If you are buying today and holding for 5 years or so, you'll probably make money. If you are down 40-50% YTD, it may take you 5 years to recover. If you are ok with this, then fine, risk is not that high. I am waiting for the near-term risk to dissipate before entering this market. If it involves paying up a bit over today's prices, so be it. I am up YTD so I can afford to be a little late. Normally, I would be buying like crazy in this type of panic. This is not a normal bear market. This is a once in a generation bear market thus far and systemic risk is the issue here.

jen said...

I'm with you, Adil.

I recently saw this chart I'd like to share chart that shows the facts about the performance of one cash equivalent vs. other investments during the past (almost) eight years:

I think the time for you to remove the infamous question mark in your title is drawing nigh.

Rick said...


So we agree that long term (~5 years) the markets will recover.

I also believe (almost know) that some segments of the market will recover much sooner. By soon, I mean less than one month. The stocks that won't recover quickly are, of course, those more influenced by a recession. But look at GE and Dow Chemical. 10 year lows and paying high dividends. These are companies that may actually benefit somewhat from a recession through lower commodity costs.

I do think that the market has bottomed. Asian and European markets were down close to 10% on Friday, but the Dow and TSX were nearly unchanged. Investors are tired of selling. I think Monday will be huge.

GE will be among the first stocks to increase. I'll report back shortly to gloat, lol.

Anonymous said...

Rick, Rick...

"Long term, barring human extinction, there is no risk. You know that markets will recover. You, and every other investor, are patiently waiting until October is over"

More like waiting until the real bottom comes about. Say when the Dow hits about 4,000 or so? IMF is about to loan billions to countries on the brink of collapse, and you think the stock market will recover anytime soon? LOL

Expect L-shaped recession that won't see Dow at 14,000 for 15 to 20 years!

Adil Burney said...

Jen: You are right: the time for the question has passed. I have held off because I need to think of a new title as the 2008 is also coming to a close.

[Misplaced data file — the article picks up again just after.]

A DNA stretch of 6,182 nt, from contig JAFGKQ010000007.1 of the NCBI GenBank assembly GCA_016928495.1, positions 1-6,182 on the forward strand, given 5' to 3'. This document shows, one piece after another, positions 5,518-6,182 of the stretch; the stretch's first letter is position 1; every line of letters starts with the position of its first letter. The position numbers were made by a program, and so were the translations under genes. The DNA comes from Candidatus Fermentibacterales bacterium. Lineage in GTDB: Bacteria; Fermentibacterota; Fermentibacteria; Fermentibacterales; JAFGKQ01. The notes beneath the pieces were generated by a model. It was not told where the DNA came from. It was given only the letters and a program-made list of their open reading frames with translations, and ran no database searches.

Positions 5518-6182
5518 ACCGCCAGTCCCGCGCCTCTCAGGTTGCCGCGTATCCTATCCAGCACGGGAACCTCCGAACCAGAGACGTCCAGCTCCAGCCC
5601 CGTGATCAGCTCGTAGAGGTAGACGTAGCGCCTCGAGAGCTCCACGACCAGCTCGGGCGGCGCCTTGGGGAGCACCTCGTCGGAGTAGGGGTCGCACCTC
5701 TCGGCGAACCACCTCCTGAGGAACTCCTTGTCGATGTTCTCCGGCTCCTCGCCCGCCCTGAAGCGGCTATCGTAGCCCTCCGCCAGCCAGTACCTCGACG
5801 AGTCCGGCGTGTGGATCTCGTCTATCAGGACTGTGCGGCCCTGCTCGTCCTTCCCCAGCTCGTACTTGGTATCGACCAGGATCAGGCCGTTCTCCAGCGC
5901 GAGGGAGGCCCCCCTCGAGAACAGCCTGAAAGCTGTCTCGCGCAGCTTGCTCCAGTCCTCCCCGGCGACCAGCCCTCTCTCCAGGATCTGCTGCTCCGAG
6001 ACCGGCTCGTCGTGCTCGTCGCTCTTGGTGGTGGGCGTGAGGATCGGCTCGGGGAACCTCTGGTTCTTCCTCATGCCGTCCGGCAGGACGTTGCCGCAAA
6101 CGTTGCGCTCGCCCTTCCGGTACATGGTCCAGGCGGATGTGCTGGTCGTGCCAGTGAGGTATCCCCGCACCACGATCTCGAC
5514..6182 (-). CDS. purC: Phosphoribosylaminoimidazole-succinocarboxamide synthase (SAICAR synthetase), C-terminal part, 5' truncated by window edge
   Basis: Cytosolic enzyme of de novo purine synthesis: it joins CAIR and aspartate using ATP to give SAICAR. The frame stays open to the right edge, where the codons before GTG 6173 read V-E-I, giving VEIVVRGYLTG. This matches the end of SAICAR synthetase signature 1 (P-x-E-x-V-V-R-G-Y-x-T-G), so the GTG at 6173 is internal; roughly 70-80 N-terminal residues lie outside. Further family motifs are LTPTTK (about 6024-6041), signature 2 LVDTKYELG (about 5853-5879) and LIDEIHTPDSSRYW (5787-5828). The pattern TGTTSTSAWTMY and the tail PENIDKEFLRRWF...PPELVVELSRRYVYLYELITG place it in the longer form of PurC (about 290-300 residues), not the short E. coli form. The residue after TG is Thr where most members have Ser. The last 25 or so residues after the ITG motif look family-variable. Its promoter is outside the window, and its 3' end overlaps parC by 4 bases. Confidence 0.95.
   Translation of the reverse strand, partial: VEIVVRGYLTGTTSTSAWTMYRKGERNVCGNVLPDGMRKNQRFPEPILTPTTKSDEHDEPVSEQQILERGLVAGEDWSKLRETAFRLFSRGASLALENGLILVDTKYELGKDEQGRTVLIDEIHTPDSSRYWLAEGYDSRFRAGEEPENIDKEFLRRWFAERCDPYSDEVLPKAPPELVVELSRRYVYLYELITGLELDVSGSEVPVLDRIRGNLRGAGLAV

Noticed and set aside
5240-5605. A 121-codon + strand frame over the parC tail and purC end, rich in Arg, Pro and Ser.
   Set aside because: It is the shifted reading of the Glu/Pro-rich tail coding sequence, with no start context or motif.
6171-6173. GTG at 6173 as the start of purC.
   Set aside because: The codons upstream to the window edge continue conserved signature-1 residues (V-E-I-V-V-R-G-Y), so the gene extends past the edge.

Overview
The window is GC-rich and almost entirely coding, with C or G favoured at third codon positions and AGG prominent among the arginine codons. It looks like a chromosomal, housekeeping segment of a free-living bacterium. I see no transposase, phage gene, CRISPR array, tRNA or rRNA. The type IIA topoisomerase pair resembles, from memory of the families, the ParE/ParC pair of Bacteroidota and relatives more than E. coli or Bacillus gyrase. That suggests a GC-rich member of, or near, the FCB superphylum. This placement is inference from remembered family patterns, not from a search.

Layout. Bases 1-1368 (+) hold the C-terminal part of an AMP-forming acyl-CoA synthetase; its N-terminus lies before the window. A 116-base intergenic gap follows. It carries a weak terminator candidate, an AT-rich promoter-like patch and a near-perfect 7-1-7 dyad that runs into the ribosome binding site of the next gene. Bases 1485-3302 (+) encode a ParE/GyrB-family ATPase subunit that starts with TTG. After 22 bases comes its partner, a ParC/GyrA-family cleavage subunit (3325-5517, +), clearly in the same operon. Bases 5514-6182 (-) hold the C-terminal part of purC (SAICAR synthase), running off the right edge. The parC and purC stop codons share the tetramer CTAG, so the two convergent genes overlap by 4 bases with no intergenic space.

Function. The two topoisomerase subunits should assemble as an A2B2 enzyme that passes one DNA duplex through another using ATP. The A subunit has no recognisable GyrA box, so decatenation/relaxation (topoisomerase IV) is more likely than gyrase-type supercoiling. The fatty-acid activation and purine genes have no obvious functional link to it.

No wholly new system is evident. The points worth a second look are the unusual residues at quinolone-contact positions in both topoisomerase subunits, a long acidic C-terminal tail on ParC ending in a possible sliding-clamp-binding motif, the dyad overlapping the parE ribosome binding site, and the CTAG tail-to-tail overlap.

Rick: Thanks for the opposing viewpoint as that is one of the reasons that I started this blog. I will be honest that being bearish with the market already down so much is difficult for me. With the exception of the 1930s, every 50%ish bear had at least a sharp cyclical bull within the context of a secular bear. It is very possible that we are very close (days or months away) from that.

However, because I have dodged the bear thus far, I can afford to be a little patient. If I see strong signs that a new bull or even a multi-month countertrend rally showing up, I will write a post as such, and I will say that risk is lower for at least the short term. I am not going to try and catch the exact bottom, just as I began selling well before the exact top.

I agree that the economy was bad before, and part of this is the October effect. However, as Soros would say, this is reflexive. The sinking markets hurt confidence and wealth, which causes the economy to sink further.

However, I am not waiting for October to be over. Too many investors are already doing that, which could make it self-defeating. I am waiting for mid/late November, ideally. There is real risk for at least a few more weeks. What we are experiencing is not normal. It is a meltdown involving possible systemic risk, with credit default swaps, currency crises, derivatives, bubbles, etc...Say for example, purely hypothetical, if a large country defaulted (as Brazil, Argentina and Russia have in relatively recent times), what would that do? What if a large institution such as a Morgan Stanley or even a state government went under? I am not predicting that, just saying that nothing would surprise me here. This is not just hedge funds blowing up. This is the absence of buyers and lots of forced selling by everyone (retail, institutional, hedge funds, insurance). When the buyers show up and the forced selling ends, then I will buy what is clearly a reasonably priced stock market.

I honestly don't know where the market will be in 5 years. It should be higher than S&P 876, but it may not be. We could get a multi year rally and then be in a bear market in 2013.

As for GE, I hope it goes up, but a move from say 18 to 28 would not be anything out of the ordinary given its fall. GE Capital is the black hole there, and anything is possible. You could have used the same argument for GE or C six months or 50% ago. Those dividends could be cut as well. Feel free to gloat but maybe state your ACB if you do.

rick said...

"Feel free to gloat but maybe state your ACB if you do."

I haven't held any stocks in about 4 years. But today I bought 100 shares of GE at $18 for fun. I'll report back in a month.

Adil Burney said...

Rick, thanks for sharing that. Since you haven’t bought stock for 4 years, you are probably in good position to buy some GE here. Were you in cash?

I suspect that a big move (could be up or down) is coming and you very well may be up nicely, despite my comment on risk. Some of that risk has materialized as we are now back near the October 10th low. I am following a set of rules to get back in. I just want to be a day late rather than a day early here...

rick said...

"Were you in cash?"

I'm relucant to invest until my line of credit is paid off. We're using a LOC instead of a mortgage.